On the Terai plain (area straddling Nepal and India), I’ve seen them use strange crosses to mark the height of tea plants. The cross is stuck into the ground and only the shoots growing above the horizontal bar are plucked. It makes this cheerful plucker look a bit like a tea missionary.
Last Friday, I told you about a clever mechanical system developed to make tasks easier for tea pluckers working on steep grounds (see the article). But you may wonder why tea is cultivated on such abrupt fields. Let me tell you why: unlike rice, tea trees like keeping their feet dry and can only be produced on a very well drained area. An inclined ground is therefore ideal for their growth, as the rainwater runs away. In flat tea plantations, farmers must then install a draining system to keep bushes healthy. It would be as well to make the most of a natural environment, much simpler and less expensive!
On this photo taken on the very steep Namring Tea Estate near the Himalayan mountains, notice the tea trees’ difference of colours. On the foreground, the harvest has already been done, whereas in the background, the light-coloured young shoots have not yet been plucked.
Tea can be difficult to transport when the ground slopes. I already talked to you about it a few weeks ago, I explained how the horse could be a precious help to transport tea in Nepal (see the article). For the men and women who work on the plantations, it can also be very difficult sometimes to haul up their baskets full of tea leaves. All the more so since the garden where the leaves are harvested and the building where they are then processed are not necessarily at the same height.
Some tea plantations have thus developed a mechanical system we could compare to a ski-tow, to transport the bags full of tea leaves. At Namring Tea Estates (India) for example, tea pluckers hang two or three bags at the end of a rope fixed onto a cable, which are then hauled up mechanically. A solution making tasks easier for men and gaining time as well.
In this photo, Mister Chaudhury and one of his assistants seem to be gazing at these sacks climbing unaided.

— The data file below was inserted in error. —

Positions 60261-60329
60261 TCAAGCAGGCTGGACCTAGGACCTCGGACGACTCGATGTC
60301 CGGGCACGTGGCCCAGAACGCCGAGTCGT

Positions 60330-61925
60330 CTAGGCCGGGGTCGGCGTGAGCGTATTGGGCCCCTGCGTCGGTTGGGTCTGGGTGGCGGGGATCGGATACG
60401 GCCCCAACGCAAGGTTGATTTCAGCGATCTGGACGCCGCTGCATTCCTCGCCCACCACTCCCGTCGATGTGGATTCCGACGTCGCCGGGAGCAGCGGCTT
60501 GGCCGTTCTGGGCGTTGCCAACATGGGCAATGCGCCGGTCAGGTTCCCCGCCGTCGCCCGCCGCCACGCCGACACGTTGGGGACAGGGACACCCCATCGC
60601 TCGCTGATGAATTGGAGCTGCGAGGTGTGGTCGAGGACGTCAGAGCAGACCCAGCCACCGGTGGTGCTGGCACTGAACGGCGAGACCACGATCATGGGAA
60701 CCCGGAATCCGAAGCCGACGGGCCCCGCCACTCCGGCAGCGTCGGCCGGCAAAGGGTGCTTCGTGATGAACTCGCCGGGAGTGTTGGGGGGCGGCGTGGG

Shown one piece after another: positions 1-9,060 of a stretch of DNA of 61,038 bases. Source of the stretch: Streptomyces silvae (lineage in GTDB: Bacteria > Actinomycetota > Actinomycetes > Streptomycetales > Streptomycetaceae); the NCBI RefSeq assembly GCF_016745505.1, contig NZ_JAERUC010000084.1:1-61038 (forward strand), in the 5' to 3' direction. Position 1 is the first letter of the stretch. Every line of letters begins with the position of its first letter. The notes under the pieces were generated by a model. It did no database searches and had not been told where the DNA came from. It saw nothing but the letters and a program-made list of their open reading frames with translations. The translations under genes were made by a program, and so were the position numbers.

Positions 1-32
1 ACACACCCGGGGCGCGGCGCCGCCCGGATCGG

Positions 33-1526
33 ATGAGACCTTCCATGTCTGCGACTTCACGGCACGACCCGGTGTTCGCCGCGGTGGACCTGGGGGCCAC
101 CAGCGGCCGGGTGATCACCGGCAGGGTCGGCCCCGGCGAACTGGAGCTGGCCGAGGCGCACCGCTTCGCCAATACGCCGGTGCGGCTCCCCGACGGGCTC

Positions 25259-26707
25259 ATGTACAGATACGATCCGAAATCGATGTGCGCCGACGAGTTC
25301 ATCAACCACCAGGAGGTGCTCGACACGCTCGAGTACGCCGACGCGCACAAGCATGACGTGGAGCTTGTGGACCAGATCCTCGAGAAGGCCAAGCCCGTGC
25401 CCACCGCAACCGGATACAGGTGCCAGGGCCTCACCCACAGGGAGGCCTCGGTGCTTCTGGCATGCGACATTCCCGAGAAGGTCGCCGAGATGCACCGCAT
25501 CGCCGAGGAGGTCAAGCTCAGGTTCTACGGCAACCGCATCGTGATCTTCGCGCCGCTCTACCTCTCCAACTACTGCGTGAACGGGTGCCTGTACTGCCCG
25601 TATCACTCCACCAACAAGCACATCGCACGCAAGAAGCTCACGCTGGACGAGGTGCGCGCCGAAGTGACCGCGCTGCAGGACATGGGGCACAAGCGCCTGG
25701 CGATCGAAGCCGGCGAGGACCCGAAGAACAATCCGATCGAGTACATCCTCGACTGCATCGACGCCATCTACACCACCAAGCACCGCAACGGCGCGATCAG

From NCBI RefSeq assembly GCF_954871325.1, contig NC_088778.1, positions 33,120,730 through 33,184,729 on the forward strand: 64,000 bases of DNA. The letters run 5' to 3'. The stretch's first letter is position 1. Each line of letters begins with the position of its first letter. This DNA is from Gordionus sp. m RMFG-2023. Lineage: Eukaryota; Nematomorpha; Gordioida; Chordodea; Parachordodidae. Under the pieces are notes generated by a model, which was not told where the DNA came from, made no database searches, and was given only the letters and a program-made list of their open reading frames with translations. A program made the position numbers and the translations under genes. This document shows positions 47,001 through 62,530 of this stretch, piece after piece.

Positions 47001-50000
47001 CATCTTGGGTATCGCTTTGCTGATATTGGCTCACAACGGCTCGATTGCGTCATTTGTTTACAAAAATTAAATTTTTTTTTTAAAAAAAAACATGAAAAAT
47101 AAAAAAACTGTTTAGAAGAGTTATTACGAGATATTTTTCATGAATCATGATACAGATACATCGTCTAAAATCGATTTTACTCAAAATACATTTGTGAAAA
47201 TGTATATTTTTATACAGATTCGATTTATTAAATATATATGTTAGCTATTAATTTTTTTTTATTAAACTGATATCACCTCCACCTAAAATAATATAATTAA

I feel sad today. A guy, a political leader to be a little bit more precise, has been assassinated in Darjeeling. In facts, violence has been raging in Darjeeling for 30 years. Tension is often tangible. And blood sometimes flows.
To explain the problem to you in a few words and in a way that is much too brief, Darjeeling, where mainly Indians of Nepalese origin live, is located at the extreme north of the Indian State of West Bengal. In this particularly backed-off spot, roads are in a disastrous state, water is scarce, infrastructures are generally in an apalling state. Thus, many inhabitants of these mountains wish to create a new state called “Gorkhaland” within the Indian Union. And this, in order to stop keeping waiting for money that never comes from Kolkata and to enjoy an easier life like the Sikkim neighbour who depends directly from the Central State, namely Delhi.
I hope that they will be able to solve these problems using reason rather than violence. Couldn’t the inhabitants of Darjeeling be given normal life conditions, suitable roads, running water and some autonomy so that they can decide what is best for themselves?
Between political leaders who don’t do anything, those who are corrupted, those who make promises the day before elections and forget them the following day, those who divide instead of assembling and those who arouse masses, people would be in a grief to decide who to confine their destiny to.